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Beowulf: Prince of the Geats, Nazis, and Odinists


Richard Scott Nokes, Troy University

Beowulf, a poem written in a language identified with the Anglo-Saxons but without mention of England or a single English character, has always been entangled with the complexities of issues of nationalism. The tribes and peoples mentioned in the story are little more than names to us, but the original audience may well have had strong feelings about them. There may be strong ethnic or nationalist themes running through the poem to which we are blind in the dim light of historical distance. These issues of national identity are more than minor details; Anglo-Saxon England had, of course, a complicated relationship with the Scandinavian peoples, and as Dorothy Whitelock pointed out, the matter of how the Danes would be perceived by the audience of Beowulf is a central question in the debate over the dating of the poem. [1]

Modern scholarship on the poem is also fraught with issues of nationalism, but in this case we can see the details and distinctions more clearly. The dual catastrophes of the dissolution of the monasteries under Henry VIII and the Ashburnam House fire of 1731 left Beowulf without any serious competition for the title of "Old English Epic," and as such, the poem was a prize for the taking. Claims upon Beowulf have often served as proxies for claims on national identity, whether English or otherwise. John D. Niles stated with dry irony that "Thorkelin's chief motive for transcribing and publishing Beowulf was nationalism: Danish nationalism, to be precise." [2] Beowulf is by no means unique in medieval literature in serving the interests of nationalism. In Inventing the Middle Ages, Norman E. Cantor traced the deep interest in and profound impact of the Nazis upon medieval studies, particularly in the ways in which they promoted the use of history, linguistics, and folklore as tools for shaping a myth of pan-Germanic identity. [3] Though they used medieval studies for their own purposes, the Nazis were part of a long tradition of underwriting national identity through medieval literature, a tradition that includes less malevolent incarnations such as the work of the Brothers Grimm or, in the case of Beowulf, the work of Frederick Klaeber.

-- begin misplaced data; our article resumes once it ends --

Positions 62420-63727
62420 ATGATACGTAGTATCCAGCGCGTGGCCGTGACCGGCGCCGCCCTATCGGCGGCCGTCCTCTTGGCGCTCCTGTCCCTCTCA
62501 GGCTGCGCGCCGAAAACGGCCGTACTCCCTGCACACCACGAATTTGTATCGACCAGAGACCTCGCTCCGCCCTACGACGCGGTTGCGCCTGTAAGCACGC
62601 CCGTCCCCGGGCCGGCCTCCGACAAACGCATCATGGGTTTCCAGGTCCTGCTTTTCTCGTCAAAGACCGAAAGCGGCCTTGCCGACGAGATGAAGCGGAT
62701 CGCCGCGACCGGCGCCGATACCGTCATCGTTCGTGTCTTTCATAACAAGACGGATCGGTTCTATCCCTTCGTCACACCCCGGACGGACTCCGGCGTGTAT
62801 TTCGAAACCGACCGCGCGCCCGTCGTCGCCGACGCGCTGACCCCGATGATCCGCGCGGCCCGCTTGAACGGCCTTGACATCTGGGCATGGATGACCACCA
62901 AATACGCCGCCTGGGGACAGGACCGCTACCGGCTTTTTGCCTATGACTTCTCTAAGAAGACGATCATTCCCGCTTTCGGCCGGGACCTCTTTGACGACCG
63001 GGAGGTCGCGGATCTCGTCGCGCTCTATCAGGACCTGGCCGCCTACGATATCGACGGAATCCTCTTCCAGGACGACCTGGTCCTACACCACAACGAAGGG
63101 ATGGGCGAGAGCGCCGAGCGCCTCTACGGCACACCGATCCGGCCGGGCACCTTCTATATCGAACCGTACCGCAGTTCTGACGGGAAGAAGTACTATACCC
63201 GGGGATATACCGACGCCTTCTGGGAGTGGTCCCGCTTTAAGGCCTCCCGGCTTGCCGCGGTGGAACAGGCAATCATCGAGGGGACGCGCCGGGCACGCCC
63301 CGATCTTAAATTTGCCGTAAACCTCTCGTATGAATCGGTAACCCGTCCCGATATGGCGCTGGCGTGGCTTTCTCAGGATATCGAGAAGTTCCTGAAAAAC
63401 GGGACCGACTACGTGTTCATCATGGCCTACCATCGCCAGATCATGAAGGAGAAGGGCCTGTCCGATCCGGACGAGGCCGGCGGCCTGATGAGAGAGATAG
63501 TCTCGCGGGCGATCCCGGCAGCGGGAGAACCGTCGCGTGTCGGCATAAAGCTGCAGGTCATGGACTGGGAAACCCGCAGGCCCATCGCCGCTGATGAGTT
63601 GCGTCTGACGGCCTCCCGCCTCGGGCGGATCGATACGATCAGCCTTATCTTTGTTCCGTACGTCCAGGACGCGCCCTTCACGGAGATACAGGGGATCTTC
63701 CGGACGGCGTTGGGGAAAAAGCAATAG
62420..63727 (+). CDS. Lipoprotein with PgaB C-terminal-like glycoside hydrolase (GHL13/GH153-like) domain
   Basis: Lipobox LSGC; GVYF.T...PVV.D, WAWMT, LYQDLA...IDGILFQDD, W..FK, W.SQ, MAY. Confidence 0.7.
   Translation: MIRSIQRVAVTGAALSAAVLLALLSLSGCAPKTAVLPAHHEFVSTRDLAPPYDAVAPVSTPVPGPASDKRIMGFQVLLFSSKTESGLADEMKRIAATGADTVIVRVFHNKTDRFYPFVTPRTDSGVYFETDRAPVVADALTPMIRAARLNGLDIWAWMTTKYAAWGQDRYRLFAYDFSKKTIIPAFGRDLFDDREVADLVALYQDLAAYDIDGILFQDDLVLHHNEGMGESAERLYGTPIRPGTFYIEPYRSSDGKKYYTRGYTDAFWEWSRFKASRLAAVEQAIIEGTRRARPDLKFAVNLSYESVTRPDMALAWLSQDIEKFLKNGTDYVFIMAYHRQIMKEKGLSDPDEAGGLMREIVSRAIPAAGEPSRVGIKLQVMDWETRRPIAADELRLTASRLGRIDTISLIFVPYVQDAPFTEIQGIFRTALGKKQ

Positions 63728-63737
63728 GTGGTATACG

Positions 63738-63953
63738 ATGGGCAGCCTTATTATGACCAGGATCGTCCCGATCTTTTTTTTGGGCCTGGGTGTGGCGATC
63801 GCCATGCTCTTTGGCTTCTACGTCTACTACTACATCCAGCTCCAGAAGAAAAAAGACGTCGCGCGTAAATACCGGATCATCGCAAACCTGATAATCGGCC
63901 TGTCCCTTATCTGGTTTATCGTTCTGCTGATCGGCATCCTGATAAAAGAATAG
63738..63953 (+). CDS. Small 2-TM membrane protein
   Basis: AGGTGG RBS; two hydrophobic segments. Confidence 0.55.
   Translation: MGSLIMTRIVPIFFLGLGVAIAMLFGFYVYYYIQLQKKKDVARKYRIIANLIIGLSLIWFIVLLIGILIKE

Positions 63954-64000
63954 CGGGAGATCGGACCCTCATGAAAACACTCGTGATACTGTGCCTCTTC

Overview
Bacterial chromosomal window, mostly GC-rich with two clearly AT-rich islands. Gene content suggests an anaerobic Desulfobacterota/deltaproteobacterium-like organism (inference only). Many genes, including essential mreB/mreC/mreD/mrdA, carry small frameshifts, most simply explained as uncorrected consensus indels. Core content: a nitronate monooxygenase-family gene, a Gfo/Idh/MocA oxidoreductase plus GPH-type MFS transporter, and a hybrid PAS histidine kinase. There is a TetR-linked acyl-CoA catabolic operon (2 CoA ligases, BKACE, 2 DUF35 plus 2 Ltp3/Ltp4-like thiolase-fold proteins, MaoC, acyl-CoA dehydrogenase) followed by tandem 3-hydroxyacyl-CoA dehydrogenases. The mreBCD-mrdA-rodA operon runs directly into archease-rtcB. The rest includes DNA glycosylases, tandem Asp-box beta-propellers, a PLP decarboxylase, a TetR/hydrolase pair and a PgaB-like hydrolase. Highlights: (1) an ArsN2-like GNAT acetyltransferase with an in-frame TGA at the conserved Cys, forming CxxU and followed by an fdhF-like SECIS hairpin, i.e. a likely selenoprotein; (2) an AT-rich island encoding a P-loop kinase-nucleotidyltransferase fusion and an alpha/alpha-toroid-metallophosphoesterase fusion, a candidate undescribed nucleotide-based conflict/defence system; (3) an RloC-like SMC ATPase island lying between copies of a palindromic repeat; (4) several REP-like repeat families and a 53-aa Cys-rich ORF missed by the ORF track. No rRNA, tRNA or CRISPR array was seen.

Scholars and teachers of Beowulf tend either to ignore or downplay this aspect of Beowulf's critical reception, or they may work actively to challenge such readings through more sophisticated analysis of the poem's origins and history. Unlike many other medieval works, however, Beowulf has a life beyond the academic world and a place in popular culture, where the nuances of scholarly caution and restraint have little effect. Beowulf has been adapted into fantasy novels, comic books, and video games; a number of recent film adaptations have tried various approaches to the poem, from the 1999 futuristic Christopher Lambert version [4] to the 2007 Robert Zemeckis motion-capture animated version. [5] Most film versions have tended to focus on action sequences (Beowulf fights Grendel with everything from his bare hands to explosive crossbow bolts), on what might generously be called sexual politics (Grendel's mother is often transformed into a siren figure), or on conflicts between paganism and Christianity. Most are basically monster-hunting stories; they take little interest in questions of national identity. But the producers of one film, Beowulf: Prince of the Geats, [6] have inadvertently discovered just how seriously some fans of Beowulf do take such questions. In this film, Beowulf, although raised among the Geats, is the son of an African explorer, a Pushkin-esque figure who looks like an outsider but who is ultimately a product of the culture that raised him. While the film was still in production, neo-Nazi, neo-pagan, and other nationalist groups learned about the black Beowulf and accused the filmmakers of "calumniating, misrepresenting, [and] traducing" the poem. [7]

When Scott Wegener, the executive producer and director of Beowulf: Prince of the Geats, originally conceived of the project, he was unaware of the history of nationalistic readings of the poem. Wegener was looking for a project to raise money for the American Cancer Society and decided to create an all-volunteer film version of a classic work of literature. Beowulf seemed a good fit, and Wegener particularly looked to Seamus Heaney's best-selling translation for guidance. He recruited others who were interested in the project and willing to donate their time and talent to raise money to fight cancer. In the process, they created a film that is more properly called "no budget" than "low budget" - Beowulf: Prince of the Geats was produced entirely on donated time and services. [8]